A legend of Australian literature, Henry Lawson was a gifted balladist
and short story writer with a talent for narrative, atmosphere
and humour. Three of Lawson’s renowned literary pieces –
The Drover’s Wife, The Loaded Dog and On the Edge of Plain are celebrated in this 50c aluminium bronze coin collection.
Though his best work would be valued by modern critics as comparable with that of the great short story writers, Henry Lawson’s early years were not encouraging. His education was brief and shadowed by partial deafness, which, in 1881 became an incurable hearing loss.
Nevertheless, he heard and was fascinated by the rhythms of the balladists, and his own first verse, ‘A Song of the Republic’ (1887)
and the truculent hammer-blow rhythms of ‘Faces in the Street’ were enthusiastically received. His first story, ‘His Father’s Mate’ (Bulletin 1888) showed promise and he followed it in 1892 with one of the great Australian stories, ‘The Drover’s Wife’. When Bulletin editor,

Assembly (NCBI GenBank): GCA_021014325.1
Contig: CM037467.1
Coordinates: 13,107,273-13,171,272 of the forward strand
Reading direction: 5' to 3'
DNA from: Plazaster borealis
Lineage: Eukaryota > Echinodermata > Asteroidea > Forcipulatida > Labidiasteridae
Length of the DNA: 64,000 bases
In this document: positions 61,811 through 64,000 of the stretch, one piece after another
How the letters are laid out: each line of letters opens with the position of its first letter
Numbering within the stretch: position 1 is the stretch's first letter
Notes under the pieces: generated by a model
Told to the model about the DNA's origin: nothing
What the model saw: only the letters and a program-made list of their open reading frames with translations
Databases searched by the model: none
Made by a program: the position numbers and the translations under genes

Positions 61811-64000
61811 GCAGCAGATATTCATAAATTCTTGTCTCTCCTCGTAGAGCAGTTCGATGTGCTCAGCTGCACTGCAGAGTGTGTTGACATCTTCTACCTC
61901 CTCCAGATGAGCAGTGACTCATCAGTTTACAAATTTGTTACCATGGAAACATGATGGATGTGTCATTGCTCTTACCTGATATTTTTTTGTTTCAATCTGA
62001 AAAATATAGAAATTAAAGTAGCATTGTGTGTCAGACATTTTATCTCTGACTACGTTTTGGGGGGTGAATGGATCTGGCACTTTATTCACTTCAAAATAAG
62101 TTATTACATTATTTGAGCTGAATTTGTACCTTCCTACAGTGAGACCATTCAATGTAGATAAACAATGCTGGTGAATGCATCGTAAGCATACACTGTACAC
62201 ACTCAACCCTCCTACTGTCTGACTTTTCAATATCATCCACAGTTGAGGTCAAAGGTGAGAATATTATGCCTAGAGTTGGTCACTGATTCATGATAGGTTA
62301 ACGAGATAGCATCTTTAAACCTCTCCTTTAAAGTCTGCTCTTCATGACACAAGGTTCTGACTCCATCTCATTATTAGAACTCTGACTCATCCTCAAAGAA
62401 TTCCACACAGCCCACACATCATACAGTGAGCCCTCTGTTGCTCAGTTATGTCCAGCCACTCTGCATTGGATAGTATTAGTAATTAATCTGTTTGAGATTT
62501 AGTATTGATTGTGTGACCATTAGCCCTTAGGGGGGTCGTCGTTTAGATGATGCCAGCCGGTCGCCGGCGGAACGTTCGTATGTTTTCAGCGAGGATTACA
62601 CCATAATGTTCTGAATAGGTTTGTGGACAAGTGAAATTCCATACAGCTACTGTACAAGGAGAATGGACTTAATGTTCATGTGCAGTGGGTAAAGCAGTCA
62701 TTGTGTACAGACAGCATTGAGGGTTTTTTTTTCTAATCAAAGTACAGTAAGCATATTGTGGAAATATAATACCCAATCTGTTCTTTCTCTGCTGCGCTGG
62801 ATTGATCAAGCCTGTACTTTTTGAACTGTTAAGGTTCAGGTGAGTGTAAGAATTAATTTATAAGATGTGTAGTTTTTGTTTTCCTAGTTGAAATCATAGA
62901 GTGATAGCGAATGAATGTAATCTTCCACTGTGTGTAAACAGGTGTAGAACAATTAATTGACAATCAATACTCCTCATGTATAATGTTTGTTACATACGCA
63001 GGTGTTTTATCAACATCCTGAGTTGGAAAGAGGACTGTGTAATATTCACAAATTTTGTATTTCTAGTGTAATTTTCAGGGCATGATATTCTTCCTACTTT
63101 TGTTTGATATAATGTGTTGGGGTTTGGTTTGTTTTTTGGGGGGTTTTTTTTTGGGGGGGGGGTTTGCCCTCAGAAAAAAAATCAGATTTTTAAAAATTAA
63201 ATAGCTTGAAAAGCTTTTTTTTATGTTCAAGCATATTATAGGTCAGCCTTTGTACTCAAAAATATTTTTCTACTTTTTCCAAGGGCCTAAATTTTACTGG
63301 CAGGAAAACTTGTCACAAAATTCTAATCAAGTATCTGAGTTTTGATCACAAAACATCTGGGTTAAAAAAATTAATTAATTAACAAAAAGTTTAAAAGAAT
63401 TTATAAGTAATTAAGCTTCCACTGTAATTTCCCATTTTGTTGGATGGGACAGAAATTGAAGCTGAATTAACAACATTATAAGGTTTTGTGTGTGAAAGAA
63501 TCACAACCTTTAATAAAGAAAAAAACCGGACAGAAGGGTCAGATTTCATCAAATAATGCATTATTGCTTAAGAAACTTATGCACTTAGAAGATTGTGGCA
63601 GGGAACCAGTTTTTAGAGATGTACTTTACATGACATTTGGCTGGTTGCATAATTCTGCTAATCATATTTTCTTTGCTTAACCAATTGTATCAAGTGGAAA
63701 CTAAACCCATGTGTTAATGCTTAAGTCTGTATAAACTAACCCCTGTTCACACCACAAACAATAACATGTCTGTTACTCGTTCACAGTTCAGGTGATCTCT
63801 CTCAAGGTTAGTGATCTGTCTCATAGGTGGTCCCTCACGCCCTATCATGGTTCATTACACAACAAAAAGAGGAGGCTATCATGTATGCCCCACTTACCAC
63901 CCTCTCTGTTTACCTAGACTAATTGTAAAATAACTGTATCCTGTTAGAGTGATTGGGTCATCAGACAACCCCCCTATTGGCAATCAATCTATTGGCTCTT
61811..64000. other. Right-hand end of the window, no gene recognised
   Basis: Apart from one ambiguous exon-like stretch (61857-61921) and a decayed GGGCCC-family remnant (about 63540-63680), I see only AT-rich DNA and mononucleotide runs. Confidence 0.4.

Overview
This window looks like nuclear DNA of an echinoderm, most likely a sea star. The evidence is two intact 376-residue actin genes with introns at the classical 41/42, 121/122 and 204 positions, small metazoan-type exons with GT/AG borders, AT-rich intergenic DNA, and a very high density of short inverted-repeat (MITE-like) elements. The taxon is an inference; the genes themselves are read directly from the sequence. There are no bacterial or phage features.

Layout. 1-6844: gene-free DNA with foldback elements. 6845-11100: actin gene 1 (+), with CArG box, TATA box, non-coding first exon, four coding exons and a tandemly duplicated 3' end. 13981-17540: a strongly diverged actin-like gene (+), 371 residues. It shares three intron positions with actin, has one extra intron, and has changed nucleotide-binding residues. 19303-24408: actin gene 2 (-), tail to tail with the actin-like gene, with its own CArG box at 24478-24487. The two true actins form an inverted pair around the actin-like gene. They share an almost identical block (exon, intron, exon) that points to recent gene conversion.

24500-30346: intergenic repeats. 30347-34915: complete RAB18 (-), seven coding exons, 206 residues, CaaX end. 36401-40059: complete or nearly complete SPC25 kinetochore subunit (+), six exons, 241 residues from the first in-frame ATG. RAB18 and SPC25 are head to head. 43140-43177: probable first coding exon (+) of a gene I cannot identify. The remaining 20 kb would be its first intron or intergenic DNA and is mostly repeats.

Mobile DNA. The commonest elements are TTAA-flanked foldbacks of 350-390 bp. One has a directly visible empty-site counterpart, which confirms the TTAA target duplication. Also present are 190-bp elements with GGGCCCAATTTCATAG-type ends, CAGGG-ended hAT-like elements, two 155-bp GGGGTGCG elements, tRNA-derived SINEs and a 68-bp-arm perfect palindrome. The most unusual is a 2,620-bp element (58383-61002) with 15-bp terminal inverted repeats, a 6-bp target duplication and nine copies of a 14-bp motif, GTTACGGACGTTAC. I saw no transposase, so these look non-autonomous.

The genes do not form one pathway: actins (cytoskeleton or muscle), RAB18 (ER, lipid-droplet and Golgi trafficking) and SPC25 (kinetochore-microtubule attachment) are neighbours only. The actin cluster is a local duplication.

J. F. Archibald, recognised Lawson’s potential promise as a writer
and gave him £5 and a rail ticket to Bourke, Lawson set out (1892)
on a journey that would be of critical creative importance.
While The Billy Boils (1896) brought together the best of his prose.
In later work, Lawson wrote at greater length. The Joe Wilson series brilliantly evokes the nuances of married life in the bush, disregarding plot in favour of a realist portrayal of men and women under pressure. Meanwhile, in his verse he turned the same realist focus on bush romanticism, opposing Banjo Paterson’s cavalier adventurers with the solitary figure of a man on foot, carrying a swag.
Despite the failures of his later years, Lawson remained a popular favourite and he continues to be recognised as a central figure in Australian literary and popular culture.